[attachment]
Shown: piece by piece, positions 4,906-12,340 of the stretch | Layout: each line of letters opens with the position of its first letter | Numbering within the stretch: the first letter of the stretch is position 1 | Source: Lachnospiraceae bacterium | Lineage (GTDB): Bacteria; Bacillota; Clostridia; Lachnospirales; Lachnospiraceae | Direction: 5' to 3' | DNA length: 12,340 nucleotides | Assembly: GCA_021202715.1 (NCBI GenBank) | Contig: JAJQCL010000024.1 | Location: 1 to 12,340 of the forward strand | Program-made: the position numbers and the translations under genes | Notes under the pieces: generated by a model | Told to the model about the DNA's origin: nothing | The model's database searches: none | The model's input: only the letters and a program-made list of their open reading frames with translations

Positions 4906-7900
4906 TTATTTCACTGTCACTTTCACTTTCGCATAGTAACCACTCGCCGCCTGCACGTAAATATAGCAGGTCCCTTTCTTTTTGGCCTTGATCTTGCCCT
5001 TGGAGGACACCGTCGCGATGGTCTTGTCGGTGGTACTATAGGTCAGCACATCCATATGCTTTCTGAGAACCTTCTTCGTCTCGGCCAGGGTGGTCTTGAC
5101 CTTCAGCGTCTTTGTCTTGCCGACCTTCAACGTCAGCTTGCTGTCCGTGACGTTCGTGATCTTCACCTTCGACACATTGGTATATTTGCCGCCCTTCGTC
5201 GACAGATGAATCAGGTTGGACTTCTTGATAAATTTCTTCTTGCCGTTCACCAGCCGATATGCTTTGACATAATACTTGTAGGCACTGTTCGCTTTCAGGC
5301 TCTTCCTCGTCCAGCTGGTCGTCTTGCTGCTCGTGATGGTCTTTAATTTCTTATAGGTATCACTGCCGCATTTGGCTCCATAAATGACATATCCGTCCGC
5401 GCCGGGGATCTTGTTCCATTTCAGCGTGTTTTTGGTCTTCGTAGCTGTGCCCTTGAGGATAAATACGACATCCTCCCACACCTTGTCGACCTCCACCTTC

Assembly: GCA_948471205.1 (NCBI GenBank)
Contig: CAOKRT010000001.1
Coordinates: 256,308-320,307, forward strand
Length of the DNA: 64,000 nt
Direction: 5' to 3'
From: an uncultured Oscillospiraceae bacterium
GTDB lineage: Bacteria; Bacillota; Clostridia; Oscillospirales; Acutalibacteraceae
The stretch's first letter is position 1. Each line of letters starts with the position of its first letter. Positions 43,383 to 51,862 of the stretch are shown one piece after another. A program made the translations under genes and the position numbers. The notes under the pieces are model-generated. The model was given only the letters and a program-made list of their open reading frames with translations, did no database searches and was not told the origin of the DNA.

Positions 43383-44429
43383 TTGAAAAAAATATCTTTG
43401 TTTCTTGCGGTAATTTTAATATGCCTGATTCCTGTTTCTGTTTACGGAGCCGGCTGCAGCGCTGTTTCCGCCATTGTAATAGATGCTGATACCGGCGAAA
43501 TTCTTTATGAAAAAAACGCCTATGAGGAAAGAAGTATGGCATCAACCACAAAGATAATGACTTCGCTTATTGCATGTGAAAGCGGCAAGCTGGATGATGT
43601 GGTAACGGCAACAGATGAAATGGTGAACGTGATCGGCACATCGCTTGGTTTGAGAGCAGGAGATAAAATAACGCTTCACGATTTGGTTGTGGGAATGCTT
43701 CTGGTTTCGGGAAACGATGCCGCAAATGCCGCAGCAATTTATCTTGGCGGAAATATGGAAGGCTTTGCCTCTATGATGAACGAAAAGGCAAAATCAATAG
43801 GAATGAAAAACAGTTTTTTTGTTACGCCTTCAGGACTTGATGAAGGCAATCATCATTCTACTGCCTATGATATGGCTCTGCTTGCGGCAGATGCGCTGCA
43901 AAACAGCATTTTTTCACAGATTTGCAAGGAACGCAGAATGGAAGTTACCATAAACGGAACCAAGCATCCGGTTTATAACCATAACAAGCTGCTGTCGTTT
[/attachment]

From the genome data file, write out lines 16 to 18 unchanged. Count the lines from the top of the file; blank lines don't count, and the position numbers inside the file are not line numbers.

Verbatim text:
The stretch's first letter is position 1. Each line of letters starts with the position of its first letter. Positions 43,383 to 51,862 of the stretch are shown one piece after another. A program made the translations under genes and the position numbers. The notes under the pieces are model-generated. The model was given only the letters and a program-made list of their open reading frames with translations, did no database searches and was not told the origin of the DNA.

Positions 43383-44429
43383 TTGAAAAAAATATCTTTG